The history of the The Lower East Side Tenement Museum is revealed.

HUMANITIES, May/June 2008, Volume 29, Number 3

As photo slideshows on the Internet make ever more worthy imagery available, the Lower East Side Tenement Museum uses a similar tack to advance its mission of presenting the variety of immigrant and migrant experiences on Manhattan’s historic Lower East Side. At 97 Orchard Street, the address of the museum's historic tenement building, the present has been peeled back to expose many layers of the past.

In 1994, paper conservator Reba Fishman Snyder conducted an ‘archaeological dig’ for the Tenement Museum. The site of Snyder’s research was not an ancient catacomb or hidden vault-it was the very walls of 97 Orchard Street. With tiny metal spatula in hand, Reba Fishman Snyder examined the many layers of paint and paper adorning these decades-old plaster walls. Snyder would soak the paper and carefully remove small patches for analysis. These samples, some with faint designs, some with maker's marks, and others with barely smudged designs were then examined on-site or taken to a lab for analysis. Now preserved in the Tenement Museum's collections storage, these samples offer a window into the history of 97 Orchard Street.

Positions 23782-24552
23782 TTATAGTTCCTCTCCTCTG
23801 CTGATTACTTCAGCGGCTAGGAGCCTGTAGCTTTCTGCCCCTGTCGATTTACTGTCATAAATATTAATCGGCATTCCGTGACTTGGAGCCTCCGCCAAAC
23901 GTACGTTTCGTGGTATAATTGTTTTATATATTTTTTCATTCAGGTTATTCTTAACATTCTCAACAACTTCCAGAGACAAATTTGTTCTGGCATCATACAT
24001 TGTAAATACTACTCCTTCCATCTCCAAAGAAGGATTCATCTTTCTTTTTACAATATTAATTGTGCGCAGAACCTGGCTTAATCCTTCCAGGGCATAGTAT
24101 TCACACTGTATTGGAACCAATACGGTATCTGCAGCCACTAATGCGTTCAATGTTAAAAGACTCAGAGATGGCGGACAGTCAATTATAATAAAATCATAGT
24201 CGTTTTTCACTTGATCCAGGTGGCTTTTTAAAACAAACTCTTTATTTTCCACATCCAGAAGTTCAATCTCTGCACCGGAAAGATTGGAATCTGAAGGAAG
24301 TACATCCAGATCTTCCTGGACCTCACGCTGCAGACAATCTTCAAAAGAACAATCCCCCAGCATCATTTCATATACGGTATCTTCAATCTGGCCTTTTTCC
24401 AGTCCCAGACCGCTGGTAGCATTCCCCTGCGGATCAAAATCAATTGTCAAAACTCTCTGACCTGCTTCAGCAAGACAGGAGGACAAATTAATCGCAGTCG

photograph of orange antique wallpaper
Photo caption

The orange paper decorates the Rogarshevsky apartment, home to a family that lived in the building in 1918.

Courtesy the Lower East Side Tenement Museum